RSS

Category Archives: Tools

Enforcing wireless SSID policy using CounterACT NAC and Airwatch MDM module

Recently, I tested out policy enforcement on corporate iPads using Forescout’s CounterACT and its optional Airwatch integration module*.  I’ll be sharing a few things I learned along the way, especially since documentation of this setup is rather sparse (read practically non-existent).

To get this setup, I installed the Airwatch module, downloaded from the Forescout site. You’ll need a valid login, but once you’ve downloaded the file, you can install the module from the CounterACT client by going to Tools -> Options -> Plugins.  After installing the module, there’s a few pieces of integration information that can be found in the Airwatch portal itself.  In the CounterACT client, you can right-click the AirWatch MDM plug-in, click Configure, and enter the required information.

Once you’ve completed the integration information, be sure to start the AirWatch MDM Plugin – it doesn’t automagically start and results are particularity disappointing unless it’s running, as I experienced myself.

At this point it is a good idea to use the Test option for the Plugin and confirm you see a Test Passed in your output.

You can also double click the MDM Integration Module and you should see some happy little Airwatch managed devices listed.

Now it’s time to set up a couple of policies. My first policy matched on Network Function – Mobile Device and Airwatch Enrollment Status – Enrolled.  If CounterACT finds these two criteria to be true, it should drop the tablet into my Corporate Hosts group I designated – a group which is allowed the appropriate network access for a corporate managed device.

My second policy was designed to match unmanaged tablets and phones – those not enrolled in Airwatch. The policy checks if the Device Function is Mobile Device, and has an action of WLAN Block.

I thought this would be it and victory would be mine, but alas the WLAN block wasn’t working.

I received increasingly annoying errors about not being able to reach the wireless controller to enforce the policy.  After testing the wireless controller under Plugins, I could see I was failing on WLAN Role and on Write Permissions.   In an act of sheer grasping at straws, I removed the wireless controller, which had been added as it’s VIP (HA) address, and instead added the wireless controller as its “real” IP address. That did the trick. All tests passed, victory dance cued up.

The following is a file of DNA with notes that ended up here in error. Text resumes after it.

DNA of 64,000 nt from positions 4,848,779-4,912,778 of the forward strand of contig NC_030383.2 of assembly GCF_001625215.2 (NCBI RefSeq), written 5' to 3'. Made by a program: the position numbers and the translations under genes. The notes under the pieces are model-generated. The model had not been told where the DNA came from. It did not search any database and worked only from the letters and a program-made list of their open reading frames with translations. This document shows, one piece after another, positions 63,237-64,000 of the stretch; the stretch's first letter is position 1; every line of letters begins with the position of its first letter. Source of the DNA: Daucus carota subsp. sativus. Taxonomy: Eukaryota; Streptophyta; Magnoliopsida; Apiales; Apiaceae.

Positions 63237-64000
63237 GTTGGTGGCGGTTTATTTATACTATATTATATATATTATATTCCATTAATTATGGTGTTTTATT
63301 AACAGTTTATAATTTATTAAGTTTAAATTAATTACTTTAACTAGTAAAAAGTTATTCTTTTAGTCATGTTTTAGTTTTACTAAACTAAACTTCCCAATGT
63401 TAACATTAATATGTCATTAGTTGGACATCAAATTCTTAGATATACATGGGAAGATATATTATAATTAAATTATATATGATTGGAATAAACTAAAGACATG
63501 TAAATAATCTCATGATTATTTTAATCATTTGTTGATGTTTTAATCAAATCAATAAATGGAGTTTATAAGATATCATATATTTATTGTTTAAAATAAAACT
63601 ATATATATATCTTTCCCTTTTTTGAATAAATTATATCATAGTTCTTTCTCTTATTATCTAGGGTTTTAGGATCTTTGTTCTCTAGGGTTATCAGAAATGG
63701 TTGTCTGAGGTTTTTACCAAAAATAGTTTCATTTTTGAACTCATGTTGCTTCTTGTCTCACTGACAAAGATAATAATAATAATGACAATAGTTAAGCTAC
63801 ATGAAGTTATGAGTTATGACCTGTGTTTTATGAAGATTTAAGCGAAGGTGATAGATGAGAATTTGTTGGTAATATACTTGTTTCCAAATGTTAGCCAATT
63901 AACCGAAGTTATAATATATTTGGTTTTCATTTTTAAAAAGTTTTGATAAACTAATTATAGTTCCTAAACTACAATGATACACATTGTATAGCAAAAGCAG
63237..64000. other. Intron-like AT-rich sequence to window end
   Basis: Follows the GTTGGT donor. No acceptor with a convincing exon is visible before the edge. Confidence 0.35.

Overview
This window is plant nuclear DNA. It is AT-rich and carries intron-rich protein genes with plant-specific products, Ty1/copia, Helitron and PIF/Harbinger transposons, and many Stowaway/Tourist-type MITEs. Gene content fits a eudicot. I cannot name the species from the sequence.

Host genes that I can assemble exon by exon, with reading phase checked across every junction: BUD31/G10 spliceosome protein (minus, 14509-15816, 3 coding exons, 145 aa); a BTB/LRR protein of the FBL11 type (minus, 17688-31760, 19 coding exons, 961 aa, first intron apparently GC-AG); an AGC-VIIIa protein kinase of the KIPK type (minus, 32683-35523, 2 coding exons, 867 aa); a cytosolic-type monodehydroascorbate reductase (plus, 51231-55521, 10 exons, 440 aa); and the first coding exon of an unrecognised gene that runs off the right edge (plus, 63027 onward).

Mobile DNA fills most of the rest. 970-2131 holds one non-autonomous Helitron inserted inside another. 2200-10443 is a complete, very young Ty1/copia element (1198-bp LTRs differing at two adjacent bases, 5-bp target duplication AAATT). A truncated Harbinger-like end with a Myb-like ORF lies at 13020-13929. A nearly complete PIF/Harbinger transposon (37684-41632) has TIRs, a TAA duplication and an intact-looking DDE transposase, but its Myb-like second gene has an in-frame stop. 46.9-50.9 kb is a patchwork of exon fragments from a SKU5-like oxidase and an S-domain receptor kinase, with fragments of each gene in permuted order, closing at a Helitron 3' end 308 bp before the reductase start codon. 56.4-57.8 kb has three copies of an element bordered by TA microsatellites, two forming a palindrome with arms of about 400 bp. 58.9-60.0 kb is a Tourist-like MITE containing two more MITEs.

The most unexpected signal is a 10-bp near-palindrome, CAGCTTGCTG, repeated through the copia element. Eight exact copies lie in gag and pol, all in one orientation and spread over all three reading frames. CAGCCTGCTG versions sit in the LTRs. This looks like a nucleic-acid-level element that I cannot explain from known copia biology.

But then I discovered the extremely disturbing flaw in my perfect policy plan.  Once a device was identified as not managed and very successfully blocked, it became blocked from all SSIDs. Meaning no employee network AND no guest network for the device. The controller wouldn’t accept the device as a client. Period. Cue sad trombone instead.

Reworking the policy logic, I instead implemented the WLAN Role change instead of the WLAN Block action.

I selected a guest role configured in the Aruba controller that locks the user down, blocking access to corporate resources.  You can see below the successful policy enforcement.

Later, my awesome coworker was able to set up an HTTP notification action for the policy so that the users see a web page informing them of the error of their ways and instructing them to change SSIDs to the guest wireless network to be redeemed.

 

Now about that victory dance…

 

Published 05/26/2017

*Anyone who has had to deal with 802.1X certificate enrollment for iPads knows what a PITA the experience is – the setup being tested here allowed for PEAPv0 (EAP-MSCHAPv2) authentication using Microsoft NPM, with the goal that any non-corporate device would have no access to corporate resources. There are other ways to skin this ugly iPad certificate cat, and if you’d like to list the ones you’ve had the most success with in the comments, I am sure others would appreciate the insight.